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Oceana DiSanti was a 19-year-old college student in Olympia, Wash., when she became a full-time RVer.

Intrigued with the RV lifestyle from an early age, she bought a 2003 Airstream Safari on eBay and started living in it while attending Evergreen State College.

But while full-time RVing proved to be an effective way to slash DiSanti’s living expenses in the pricey Puget Sound area, one of the more expensive real estate markets in the country, she still ended up paying $1,000 per month for an RV site.

So, DiSanti did her homework and eventually relocated to Phoenix, Ariz., last November, which she said is a much more affordable place to live, work and attend school while she pursues a degree in architecture.

DiSanti’s home base is Desert’s Edge RV Park in Phoenix, where she pays $620 a month for an RV site that also includes water and electricity.

“I called like 20 different places, and Desert’s Edge was the only place that would accept me,” said DiSanti, who is now a 24-year-old student at Arizona State University, noting that many of the RV parks in the Phoenix area are 55-and-over communities.

So far, however, DiSanti’s relocation strategy is paying off. Not only has she nearly sliced her RV site expenses in half by moving to Phoenix, but she’s found that food is also less expensive than in Washington as well.

But while DiSanti’s living situation is unique for a college student, the numbers of Millennials and other young people who are staying at Desert’s Edge is rapidly on the rise, according to Jimmy Watson, who owns Desert’s Edge with his brothers.

“I am seeing a shift in the demographics of the park,” he said, adding, “Fifty percent of my tenants at Desert’s Edge are under 55.”

Watson said his youngest RV site renters include husbands and wives, boyfriends and girlfriends, as well as students and other young people who have jobs but live full time in an RV. He added that he continually sees high numbers of Millennials and other young people coming to his park, even during the height of the winter season, when Phoenix is normally overrun with snowbirds.

“If I had to guess the median age, it’s probably 35 for permanent tenants,” Watson said, adding, “I have a lot of contractors. (Last winter) we had 70, 80 or 90 couples roll through as young as 19 or 20 to their late 20s or early 30s. I don’t know if affluent is the right word. but they are working to get their degrees. They are keeping their overhead down, and they want to be mobile.”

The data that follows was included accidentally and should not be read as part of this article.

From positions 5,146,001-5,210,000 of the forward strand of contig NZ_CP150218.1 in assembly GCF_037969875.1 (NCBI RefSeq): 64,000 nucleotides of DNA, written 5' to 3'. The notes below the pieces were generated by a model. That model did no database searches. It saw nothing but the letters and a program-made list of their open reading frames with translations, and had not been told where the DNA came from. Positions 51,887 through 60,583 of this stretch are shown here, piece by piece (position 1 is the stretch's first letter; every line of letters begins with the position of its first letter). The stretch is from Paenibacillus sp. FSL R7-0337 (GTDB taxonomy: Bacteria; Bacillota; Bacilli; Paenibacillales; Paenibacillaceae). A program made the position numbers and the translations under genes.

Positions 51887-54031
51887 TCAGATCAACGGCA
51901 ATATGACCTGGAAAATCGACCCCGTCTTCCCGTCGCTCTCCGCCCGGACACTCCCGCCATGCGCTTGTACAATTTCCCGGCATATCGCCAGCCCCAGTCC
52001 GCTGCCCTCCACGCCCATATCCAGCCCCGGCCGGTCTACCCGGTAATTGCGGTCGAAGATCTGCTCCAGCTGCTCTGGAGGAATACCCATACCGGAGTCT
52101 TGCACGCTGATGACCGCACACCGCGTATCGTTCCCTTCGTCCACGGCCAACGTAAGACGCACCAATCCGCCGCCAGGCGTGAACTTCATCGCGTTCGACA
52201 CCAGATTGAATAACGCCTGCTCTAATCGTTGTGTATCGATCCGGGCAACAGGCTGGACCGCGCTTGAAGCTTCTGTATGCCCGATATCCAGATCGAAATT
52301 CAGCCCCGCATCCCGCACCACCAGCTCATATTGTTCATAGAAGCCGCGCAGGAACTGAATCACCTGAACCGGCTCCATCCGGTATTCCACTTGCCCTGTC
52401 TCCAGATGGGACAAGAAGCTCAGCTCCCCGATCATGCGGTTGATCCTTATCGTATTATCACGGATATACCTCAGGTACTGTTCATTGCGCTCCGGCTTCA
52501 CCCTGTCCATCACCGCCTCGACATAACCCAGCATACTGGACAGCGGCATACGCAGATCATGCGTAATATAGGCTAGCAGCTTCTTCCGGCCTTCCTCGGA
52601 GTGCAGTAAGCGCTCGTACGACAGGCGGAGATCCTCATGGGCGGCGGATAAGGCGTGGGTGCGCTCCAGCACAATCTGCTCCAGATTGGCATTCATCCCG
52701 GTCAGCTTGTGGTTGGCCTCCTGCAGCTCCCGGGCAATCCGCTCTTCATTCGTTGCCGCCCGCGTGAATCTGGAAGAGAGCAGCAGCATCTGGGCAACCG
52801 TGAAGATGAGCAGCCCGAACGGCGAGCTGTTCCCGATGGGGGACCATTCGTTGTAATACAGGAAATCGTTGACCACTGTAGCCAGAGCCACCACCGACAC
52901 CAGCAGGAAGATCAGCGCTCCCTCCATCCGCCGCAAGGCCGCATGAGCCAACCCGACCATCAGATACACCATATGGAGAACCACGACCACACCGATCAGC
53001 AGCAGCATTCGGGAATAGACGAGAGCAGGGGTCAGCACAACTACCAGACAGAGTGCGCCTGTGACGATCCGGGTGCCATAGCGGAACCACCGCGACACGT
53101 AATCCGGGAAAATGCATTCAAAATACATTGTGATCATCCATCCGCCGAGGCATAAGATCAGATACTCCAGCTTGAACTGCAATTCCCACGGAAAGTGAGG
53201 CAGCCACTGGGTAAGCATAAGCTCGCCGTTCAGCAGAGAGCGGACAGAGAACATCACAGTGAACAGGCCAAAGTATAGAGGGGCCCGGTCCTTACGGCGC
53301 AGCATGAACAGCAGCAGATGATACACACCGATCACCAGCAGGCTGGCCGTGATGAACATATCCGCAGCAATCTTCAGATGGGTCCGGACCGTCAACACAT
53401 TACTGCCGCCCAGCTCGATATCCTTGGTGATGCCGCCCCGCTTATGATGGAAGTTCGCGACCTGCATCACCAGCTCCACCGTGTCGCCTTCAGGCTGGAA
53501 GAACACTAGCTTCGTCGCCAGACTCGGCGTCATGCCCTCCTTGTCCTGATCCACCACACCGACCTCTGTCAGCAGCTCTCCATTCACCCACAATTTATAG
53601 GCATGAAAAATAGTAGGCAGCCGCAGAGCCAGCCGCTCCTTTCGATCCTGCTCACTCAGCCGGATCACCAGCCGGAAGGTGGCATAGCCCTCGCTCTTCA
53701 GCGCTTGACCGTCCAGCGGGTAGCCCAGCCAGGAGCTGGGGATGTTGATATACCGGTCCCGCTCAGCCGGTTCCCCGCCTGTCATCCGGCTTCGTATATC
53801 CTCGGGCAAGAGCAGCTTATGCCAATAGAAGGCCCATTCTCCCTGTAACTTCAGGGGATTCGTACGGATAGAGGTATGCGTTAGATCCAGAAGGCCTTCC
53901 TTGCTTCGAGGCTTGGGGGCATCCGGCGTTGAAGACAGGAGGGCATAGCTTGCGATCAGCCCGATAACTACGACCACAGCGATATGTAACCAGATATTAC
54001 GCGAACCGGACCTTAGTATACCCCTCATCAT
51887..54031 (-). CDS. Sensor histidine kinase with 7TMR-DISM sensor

Watson says the rising cost of housing is prompting many Millennials to consider full-time RVing not only for its lifestyle benefits, but as a way to cut their living costs.

“Millennials are more mobile,” he said. “They are not buying a home because of student loan debt. They don’t want to be in an apartment because they don’t want to commit to a lease.”

They also don’t have to worry about getting roommates or deal with roommate issues, which they might have to face if they rented an apartment, condo or house, which are more expensive, explained Watson.

Ed Bridgman, who is developing an RV park outside of Mobile, Ala., is seeing the same phenomenon of Millennials with RVs renting sites at RV resorts in his area, many of whom are in their late 20s and early 30s.

In fact, Bridgman planned to break ground in August on Homestead RV Community, an RV park that will cater to snowbirds, as well as Millennials. He plans to equip his park with a fiber optic Wi-Fi system specifically with Millennials in mind. He expects his first campsites to be available early next year.

Meanwhile, at Desert’s Edge in Phoenix, Watson’s contractors include young traveling nurses, as well as young men working in the construction trade, people like 30-year-old Ramon Martinez, who works as painter and construction worker, while also handling various repair jobs.

Martinez, for his part, said he sees a lot of young people like himself who are enticed as much by the affordability of the RV lifestyle as by its practicality for people who live and work on jobs in various cities.

“We get a lot of people that come in that do power lines,” Martinez said. “They all buy fifth-wheels and they travel. You can just take your home wherever you want to go. If I have a job somewhere, I can unhook and go.”

But while he likes the freedom of being able to pick up and go wherever the jobs are, Martinez said he also likes the lifestyle that Desert’s Edge provides.

“It’s like a little oasis,” he said, noting that he not only enjoys the tranquility at Desert’s Edge, but its amenities, which include a heated swimming pool, a hot tub and a full gym.

Millennials also develop a certain fondness for RV parks and the people who run them, just like the empty nesters and snowbirds who adopt certain RV parks as their home.

“I choose (Desert’s Edge) because they accepted me, and I stayed because they are awesome,” DiSanti said.